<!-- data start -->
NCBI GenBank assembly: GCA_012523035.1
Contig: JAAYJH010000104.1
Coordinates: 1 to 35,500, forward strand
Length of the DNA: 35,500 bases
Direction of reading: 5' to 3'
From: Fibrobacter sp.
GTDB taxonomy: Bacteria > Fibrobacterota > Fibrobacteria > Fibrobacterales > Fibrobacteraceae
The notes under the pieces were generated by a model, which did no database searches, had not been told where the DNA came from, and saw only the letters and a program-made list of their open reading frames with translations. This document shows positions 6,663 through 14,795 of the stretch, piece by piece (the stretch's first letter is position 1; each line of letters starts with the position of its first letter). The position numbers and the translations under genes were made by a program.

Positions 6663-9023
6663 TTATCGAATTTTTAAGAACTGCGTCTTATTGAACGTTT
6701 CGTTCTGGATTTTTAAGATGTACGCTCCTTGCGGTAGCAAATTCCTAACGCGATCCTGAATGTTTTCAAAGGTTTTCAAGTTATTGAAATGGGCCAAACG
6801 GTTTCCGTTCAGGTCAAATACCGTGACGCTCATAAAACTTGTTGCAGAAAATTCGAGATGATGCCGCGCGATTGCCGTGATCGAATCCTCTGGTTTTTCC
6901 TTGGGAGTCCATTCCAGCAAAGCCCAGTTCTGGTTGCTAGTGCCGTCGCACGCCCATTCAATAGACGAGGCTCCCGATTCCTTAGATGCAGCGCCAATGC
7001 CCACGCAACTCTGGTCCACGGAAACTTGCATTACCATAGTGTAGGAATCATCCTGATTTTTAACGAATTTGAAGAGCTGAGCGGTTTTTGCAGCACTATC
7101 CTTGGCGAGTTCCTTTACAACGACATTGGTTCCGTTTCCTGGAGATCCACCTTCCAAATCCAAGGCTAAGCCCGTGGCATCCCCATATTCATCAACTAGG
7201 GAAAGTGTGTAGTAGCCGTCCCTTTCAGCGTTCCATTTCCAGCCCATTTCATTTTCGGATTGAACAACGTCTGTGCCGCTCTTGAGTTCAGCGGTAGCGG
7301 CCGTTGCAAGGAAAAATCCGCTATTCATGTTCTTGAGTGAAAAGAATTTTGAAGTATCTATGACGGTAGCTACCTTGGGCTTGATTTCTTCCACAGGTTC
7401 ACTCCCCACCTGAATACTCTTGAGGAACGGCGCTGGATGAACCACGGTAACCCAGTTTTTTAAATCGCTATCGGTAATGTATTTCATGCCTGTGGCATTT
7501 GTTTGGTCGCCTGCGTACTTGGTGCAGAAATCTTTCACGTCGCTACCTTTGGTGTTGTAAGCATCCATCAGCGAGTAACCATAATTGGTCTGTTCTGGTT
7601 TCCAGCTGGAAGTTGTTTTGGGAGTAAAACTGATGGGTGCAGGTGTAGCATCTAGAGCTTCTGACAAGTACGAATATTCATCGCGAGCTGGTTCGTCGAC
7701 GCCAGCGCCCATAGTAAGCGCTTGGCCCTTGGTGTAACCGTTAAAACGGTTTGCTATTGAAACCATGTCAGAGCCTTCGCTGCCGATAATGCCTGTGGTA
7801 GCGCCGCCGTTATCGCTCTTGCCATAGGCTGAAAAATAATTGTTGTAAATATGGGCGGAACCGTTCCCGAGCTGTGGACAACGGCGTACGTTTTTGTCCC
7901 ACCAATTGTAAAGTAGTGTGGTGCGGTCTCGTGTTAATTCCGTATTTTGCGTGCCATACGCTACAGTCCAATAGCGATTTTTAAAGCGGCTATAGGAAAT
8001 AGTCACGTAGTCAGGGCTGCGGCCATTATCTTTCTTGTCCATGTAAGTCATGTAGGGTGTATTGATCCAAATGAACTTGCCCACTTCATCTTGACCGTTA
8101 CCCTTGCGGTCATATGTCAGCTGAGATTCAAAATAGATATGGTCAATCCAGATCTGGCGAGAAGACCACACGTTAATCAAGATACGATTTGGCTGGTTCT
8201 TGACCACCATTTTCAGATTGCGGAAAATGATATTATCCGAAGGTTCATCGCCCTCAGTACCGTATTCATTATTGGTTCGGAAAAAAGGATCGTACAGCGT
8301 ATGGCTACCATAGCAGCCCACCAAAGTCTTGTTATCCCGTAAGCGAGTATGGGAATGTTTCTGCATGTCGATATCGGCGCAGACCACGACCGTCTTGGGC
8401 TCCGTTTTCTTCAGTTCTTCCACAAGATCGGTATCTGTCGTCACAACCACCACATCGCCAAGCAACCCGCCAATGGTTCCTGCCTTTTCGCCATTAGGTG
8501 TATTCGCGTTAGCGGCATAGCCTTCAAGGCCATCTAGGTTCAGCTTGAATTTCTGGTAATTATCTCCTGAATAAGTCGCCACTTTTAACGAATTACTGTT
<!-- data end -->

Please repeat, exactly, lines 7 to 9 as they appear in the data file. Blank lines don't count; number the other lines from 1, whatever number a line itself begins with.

GTDB taxonomy: Bacteria > Fibrobacterota > Fibrobacteria > Fibrobacterales > Fibrobacteraceae
The notes under the pieces were generated by a model, which did no database searches, had not been told where the DNA came from, and saw only the letters and a program-made list of their open reading frames with translations. This document shows positions 6,663 through 14,795 of the stretch, piece by piece (the stretch's first letter is position 1; each line of letters starts with the position of its first letter). The position numbers and the translations under genes were made by a program.

Positions 6663-9023